Image credit: Intel.
In addition to reporting financial results, microprocessor giant Intel announced that it will implement a significant restructuring action. This action is expected to result in the cutting of approximately 12,000 jobs -- 11% of the company's current workforce, according to Intel's press release, by mid-2017.
Let's take a closer look at what this restructuring action is intended to do and what it means for shareholders.
Sites will be consolidated; operating expense run-rate comes down significantlyIntel says this workforce reduction will be performed through a combination of "site consolidations worldwide, a combination of voluntary and involuntary departure, and a re-evaluation of programs." The chipmaker says most of these actions will be "communicated to affected employees over the next 60 days," though some of those actions will span "in to 2017."
All told, Intel says this program will save the company $750 million in operating expenses this year (though this will be more than offset by a one-time charge of $1.2 billion) and on an ongoing basis will cut operating expenses by $1.4 billion.
Refocusing the companyIn the press release, Intel highlighted the growth areas in which it intends to increase investments:
"Through this comprehensive initiative, the company plans to increase investments in its data center, [Internet of Things], memory and connectivity businesses, as well as growing client segments such as 2-in-1 [PCs], gaming, and home gateways."
In light of the challenges that Intel faces in the broader, declining PC market, which makes up the bulk of the company's revenue and unit shipments, putting extra focus into areas that are growing makes sense.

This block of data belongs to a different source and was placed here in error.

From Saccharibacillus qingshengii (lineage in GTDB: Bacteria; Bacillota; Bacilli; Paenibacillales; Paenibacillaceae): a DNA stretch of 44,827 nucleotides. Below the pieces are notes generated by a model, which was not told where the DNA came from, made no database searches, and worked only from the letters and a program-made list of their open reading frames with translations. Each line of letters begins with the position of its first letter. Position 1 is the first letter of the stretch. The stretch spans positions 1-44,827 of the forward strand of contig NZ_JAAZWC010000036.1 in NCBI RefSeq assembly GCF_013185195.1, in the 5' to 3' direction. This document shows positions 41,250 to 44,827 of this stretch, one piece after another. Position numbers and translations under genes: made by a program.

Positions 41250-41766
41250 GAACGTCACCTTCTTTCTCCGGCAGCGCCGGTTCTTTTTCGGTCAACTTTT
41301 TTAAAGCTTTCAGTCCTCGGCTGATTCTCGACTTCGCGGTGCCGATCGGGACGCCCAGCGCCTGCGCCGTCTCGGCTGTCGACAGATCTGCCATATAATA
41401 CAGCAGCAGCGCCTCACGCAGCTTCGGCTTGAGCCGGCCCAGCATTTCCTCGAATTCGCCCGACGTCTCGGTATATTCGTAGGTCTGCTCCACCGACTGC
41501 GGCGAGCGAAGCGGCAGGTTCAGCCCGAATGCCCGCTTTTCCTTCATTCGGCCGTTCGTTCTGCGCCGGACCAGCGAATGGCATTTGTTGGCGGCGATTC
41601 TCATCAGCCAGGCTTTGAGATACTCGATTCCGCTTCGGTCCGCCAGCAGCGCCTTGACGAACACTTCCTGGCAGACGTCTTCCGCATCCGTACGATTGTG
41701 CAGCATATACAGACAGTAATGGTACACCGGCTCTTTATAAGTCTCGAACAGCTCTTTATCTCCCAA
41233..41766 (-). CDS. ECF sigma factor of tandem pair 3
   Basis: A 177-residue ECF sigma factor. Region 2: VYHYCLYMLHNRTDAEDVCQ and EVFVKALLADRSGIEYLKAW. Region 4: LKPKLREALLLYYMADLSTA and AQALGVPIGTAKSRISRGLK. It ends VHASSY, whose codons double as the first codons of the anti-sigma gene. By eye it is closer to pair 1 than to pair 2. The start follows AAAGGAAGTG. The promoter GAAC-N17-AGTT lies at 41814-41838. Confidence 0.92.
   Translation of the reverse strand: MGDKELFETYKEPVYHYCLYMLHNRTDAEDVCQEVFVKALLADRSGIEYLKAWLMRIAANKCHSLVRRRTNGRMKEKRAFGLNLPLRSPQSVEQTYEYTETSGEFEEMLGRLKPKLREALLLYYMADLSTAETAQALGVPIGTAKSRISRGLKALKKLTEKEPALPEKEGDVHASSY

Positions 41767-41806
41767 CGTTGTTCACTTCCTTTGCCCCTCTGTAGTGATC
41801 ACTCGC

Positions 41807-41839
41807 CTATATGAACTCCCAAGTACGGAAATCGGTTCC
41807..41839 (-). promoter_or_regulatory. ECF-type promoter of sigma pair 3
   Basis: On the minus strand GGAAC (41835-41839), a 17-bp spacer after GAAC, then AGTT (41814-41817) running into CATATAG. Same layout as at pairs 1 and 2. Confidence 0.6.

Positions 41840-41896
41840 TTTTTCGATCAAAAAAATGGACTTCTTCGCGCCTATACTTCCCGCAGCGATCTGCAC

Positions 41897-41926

Good for shareholders, a real bummer for the affected employeesThis action is likely to be a positive for Intel's business over the long term. I suspect that in Intel's prior $12 billion-plus operating expense run rate there was a lot of inefficiency and perhaps a number of "long-shot" projects that are unlikely to pay off. When a business is performing well, this inefficiency can be overlooked.
However, when things get tough -- and though Intel is massively profitable, its revenues have been fairly stagnant and operating margins have been shrinking -- the focus inevitably shifts to trying to find "efficiencies."
This, unfortunately, means that hard-working employees who are, frankly, likely in no way responsible for the issues Intel is facing are going to lose their jobs. This is bad for those affected, and -- as my friend and fellow Fool Sean O'Reilly pointed out to me -- it can negatively affect the remaining employees. Morale companywide is likely to take a hit.
One more thingIn addition to 12,000 job cuts, Intel also announced that the company's longtime CFO, Stacy Smith, will "transition to a new role at the company, leading sales, manufacturing and operations once his successor is in place."
In other words, Smith will become the de facto chief operating officer, or COO. This should also give him a path to the CEO position once current CEO Brian Krzanich steps down. It will be much easier for the board of directors and shareholders to accept somebody who has experience "in the trenches" managing sales, manufacturing, and operations as CEO than as strictly a financial person.
The article Intel Corp. Announces Massive Job Cuts, CFO Transition originally appeared on Fool.com.
Ashraf Eassa owns shares of Intel. The Motley Fool recommends Intel. Try any of our Foolish newsletter services free for 30 days. We Fools may not all hold the same opinions, but we all believe that considering a diverse range of insights makes us better investors. The Motley Fool has a disclosure policy.
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